10-Second Recipes: Being Mindful Is a Wise and Economical Way to Stay Full
August 19, 2013
10-Second Recipes: Being Mindful Is a Wise and Economical Way to Stay Full
 (10 seconds each to read and are almost that quick to prepare)

By Lisa Messinger
Food and Cooking at Creators Syndicate

Julia Child, famed TV chef and cooking teacher, knew that not all routes to becoming a gourmet involved time-consuming wine tastings, lengthy trips abroad or even costly excursions to acclaimed restaurants. The late gourmet - who StarChefs.com, a Web magazine for professional chefs, called the person that "single-handedly changed the way we think about food in this country" - loudly and repeatedly heralded a mindful approach to eating that stressed slowly savoring every bite, a practice that she felt had slipped away in recent years.

Most experts agree that the initial essential steps to becoming a gourmet are, in fact, that simple. We must first slow down, break down and examine components of food as we eat them in order to truly taste them for what might be perhaps the first time. This kind of mindful eating performs double duty as a relaxation technique in today's busy world.

"Mindful eating draws substantially on the use of mindfulness meditation. Mindfulness helps focus our attention and awareness on the present moment, which in turn, helps us disengage from habitual, unsatisfying and unskillful habits and behaviors," notes Megrette Fletcher, executive director of The Center for Mindful Eating, a national information clearinghouse.

"Engaging in mindful eating meditation practices on a regular basis can help us discover a far more satisfying relationship to food and eating than we ever imagined or experienced before. A different kind of nourishment often emerges, the kind that offers satisfaction on a very deep emotional level.

Such techniques prove that food preparation can be easy, nutritious, economical, entertaining - and fast. The following fun exercise, for instance, take just 10 seconds each to read and not much longer to perform. Do them with your kidlets to enjoy family bonding time and to help develop mindfulness in each member.

While preparing dishes with the following everyday ingredients use the same time you've set aside to cook to try these easy techniques from "Dr. Andrew Weil's Mind-Body Tool Kit" ($24.95). It is a multimedia package that includes a workbook, mind-training flashcards and audio CDs covering breathing work, meditation, guided imagery and sound therapy.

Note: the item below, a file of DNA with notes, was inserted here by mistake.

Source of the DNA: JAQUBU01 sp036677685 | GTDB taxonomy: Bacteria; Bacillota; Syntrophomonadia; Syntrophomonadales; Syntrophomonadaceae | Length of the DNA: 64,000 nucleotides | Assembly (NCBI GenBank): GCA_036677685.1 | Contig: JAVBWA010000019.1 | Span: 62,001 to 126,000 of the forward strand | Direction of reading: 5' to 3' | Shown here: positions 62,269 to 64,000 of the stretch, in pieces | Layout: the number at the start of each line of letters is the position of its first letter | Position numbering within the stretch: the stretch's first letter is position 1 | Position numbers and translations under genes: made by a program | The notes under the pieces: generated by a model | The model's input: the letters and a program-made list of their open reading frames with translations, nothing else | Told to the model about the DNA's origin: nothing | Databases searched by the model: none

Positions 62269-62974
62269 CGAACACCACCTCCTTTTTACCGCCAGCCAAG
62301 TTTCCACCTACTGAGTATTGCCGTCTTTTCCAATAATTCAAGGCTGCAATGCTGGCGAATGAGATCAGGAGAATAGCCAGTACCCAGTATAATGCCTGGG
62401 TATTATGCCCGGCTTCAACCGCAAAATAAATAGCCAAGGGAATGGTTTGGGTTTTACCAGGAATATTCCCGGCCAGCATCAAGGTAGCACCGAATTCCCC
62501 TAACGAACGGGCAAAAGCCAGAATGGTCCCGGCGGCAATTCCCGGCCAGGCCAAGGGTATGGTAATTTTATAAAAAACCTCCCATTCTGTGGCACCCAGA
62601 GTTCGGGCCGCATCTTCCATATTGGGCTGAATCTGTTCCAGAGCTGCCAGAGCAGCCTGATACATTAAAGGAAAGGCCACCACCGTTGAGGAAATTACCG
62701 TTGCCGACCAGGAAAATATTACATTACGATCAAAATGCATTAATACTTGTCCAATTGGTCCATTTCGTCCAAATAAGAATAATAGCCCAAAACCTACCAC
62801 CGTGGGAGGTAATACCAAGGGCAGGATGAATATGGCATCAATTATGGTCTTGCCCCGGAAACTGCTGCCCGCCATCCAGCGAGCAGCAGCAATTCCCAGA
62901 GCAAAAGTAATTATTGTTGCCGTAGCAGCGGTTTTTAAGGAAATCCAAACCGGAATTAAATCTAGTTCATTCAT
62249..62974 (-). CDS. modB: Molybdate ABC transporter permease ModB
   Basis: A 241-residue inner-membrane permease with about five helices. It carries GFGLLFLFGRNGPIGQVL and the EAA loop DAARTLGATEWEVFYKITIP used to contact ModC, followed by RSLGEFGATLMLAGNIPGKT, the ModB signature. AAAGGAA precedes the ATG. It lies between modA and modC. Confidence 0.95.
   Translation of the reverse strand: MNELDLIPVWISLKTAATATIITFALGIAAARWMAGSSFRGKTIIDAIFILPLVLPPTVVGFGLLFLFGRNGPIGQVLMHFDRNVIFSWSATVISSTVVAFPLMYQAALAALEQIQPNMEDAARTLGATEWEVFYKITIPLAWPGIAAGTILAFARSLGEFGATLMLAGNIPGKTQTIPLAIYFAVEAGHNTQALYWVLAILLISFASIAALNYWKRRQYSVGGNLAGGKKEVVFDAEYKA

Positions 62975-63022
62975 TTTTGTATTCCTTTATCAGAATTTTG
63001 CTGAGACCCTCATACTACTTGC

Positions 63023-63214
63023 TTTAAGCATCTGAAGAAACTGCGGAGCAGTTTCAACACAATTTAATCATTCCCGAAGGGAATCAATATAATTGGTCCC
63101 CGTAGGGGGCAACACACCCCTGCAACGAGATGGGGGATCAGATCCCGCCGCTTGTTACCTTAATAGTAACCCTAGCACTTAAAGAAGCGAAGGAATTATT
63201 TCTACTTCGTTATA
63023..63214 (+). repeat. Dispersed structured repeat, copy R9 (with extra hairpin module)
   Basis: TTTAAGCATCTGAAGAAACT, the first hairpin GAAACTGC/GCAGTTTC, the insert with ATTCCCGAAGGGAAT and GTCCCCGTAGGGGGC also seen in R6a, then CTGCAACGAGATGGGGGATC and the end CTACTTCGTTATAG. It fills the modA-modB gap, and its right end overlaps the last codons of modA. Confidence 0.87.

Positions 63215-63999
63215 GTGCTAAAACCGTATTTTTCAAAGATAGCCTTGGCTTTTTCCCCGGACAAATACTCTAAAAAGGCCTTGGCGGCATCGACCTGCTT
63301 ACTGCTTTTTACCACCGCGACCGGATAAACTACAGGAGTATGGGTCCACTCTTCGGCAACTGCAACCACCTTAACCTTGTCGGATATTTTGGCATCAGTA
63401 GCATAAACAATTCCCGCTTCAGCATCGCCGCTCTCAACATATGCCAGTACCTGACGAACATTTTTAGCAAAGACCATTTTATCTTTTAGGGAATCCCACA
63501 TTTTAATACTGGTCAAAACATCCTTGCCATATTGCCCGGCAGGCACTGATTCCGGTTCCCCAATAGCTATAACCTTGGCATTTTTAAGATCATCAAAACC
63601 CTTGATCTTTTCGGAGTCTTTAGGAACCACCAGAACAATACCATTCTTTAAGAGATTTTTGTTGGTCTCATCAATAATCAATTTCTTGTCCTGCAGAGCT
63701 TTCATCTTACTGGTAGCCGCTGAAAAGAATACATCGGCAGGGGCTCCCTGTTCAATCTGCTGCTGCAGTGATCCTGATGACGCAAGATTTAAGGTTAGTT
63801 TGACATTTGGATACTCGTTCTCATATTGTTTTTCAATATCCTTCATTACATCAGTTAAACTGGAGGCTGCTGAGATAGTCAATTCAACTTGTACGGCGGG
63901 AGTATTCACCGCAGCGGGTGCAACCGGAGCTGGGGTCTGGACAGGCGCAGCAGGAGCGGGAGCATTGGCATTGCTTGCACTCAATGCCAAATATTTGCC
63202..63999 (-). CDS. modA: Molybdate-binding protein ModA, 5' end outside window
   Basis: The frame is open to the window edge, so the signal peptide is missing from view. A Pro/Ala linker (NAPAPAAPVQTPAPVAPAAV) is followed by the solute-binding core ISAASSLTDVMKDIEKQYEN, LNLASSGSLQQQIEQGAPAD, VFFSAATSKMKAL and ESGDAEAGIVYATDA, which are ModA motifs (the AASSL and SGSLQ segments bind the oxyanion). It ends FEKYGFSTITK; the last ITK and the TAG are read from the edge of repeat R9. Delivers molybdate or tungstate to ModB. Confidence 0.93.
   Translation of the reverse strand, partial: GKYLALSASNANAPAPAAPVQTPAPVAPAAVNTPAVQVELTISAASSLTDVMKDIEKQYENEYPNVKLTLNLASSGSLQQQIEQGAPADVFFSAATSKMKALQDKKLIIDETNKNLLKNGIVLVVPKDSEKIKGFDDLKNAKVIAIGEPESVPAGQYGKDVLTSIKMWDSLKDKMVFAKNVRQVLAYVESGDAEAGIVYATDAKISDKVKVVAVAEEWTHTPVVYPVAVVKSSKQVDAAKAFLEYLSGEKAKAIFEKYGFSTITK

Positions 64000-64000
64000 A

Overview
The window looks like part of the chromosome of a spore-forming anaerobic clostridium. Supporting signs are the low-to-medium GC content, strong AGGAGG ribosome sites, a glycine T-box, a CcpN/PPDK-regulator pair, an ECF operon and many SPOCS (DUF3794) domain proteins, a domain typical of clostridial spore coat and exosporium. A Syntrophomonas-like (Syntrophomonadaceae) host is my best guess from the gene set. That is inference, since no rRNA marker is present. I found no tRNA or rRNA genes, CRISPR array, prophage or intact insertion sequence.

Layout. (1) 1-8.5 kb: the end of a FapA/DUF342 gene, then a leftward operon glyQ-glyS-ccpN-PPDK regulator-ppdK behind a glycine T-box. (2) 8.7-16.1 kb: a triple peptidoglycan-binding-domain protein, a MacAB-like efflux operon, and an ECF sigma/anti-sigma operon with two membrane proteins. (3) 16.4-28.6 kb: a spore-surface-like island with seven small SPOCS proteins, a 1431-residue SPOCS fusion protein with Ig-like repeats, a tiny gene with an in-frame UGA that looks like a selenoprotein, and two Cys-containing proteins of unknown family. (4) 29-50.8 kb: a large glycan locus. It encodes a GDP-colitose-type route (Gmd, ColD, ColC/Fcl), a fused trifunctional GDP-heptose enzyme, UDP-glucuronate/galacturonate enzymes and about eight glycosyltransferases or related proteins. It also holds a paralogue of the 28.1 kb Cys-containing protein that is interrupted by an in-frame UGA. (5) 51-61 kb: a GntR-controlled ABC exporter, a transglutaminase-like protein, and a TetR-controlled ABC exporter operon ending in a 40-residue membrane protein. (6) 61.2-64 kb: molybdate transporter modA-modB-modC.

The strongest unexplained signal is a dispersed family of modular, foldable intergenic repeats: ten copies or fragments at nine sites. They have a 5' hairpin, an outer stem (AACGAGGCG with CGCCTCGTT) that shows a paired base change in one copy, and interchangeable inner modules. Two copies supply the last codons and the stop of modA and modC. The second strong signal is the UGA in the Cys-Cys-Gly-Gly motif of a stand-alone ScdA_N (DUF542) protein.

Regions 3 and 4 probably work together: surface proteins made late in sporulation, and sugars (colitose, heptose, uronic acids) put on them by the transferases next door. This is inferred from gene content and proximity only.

--- Raisin: "To understand what mindful eating is all about, try this simple exercise," writes Weil. "Eat a raisin. Don't just toss a handful into your mouth, but take the time to enjoy just one raisin. Hold it in your fingers, feeling its plump, wrinkly shape, admiring its dark brown hue. Ponder the raisin's journey from the vine to your plate. Finally, chew the raisin very slowly, focusing on its sweet, juicy flavor. This exercise should take about five minutes to complete."

--- Lemon: "Close your eyes and relax. Imagine a lemon - consider the color, smell and feel of it. Picture yourself holding a knife and cutting into the fruit. Bring the slice of freshly cut lemon near your lips. Sink your teeth into it and feel the lemon's juice and pulp flowing through your mouth. Chances are, simply imagining that you are eating the lemon will make you start to salivate."

In that guided imagery exercise your mind does all the work, however, mindfully paying attention to foods while you cook with them can spur intense gourmet results.

QUICK TIP OF THE WEEK:  Consider turning extra culinary tools into useful modern art to decorate your kitchen. A "quilt" of potholders can be clipped together and hung up as wall art. Your various sizes of whisks can be decoratively displayed in a vase. Place varying sizes, colors and shapes of measuring spoons (for instance, heart shaped metal ones with sayings on them are sold in some gift shops and online and remain correctly sized and usable as measuring tools) on the area around a kitchen window.

Lisa Messinger is a first-place winner in food and nutrition writing from the Association of Food Journalists and the National Council Against Health Fraud and author of seven food books, including the best-selling The Tofu Book: The New American Cuisine with 150 Recipes (Avery/Penguin Putnam) and Turn Your Supermarket into a Health Food Store: The Brand-Name Guide to Shopping for a Better Diet (Pharos/Scripps Howard). She writes two nationally syndicated food and nutrition columns for Creators Syndicate and had been a longtime newspaper food and health section managing editor, as well as managing editor of Gayot/Gault Millau dining review company. Lisa traveled the globe writing about top chefs for Pulitzer Prize-winning Copley News Service and has written about health and nutrition for the Los Angeles Times Syndicate, Reader's Digest, Woman's World and Prevention Magazine Health Books. Permission granted for use on DrLaura.com.

Posted by Staff at 7:00 AM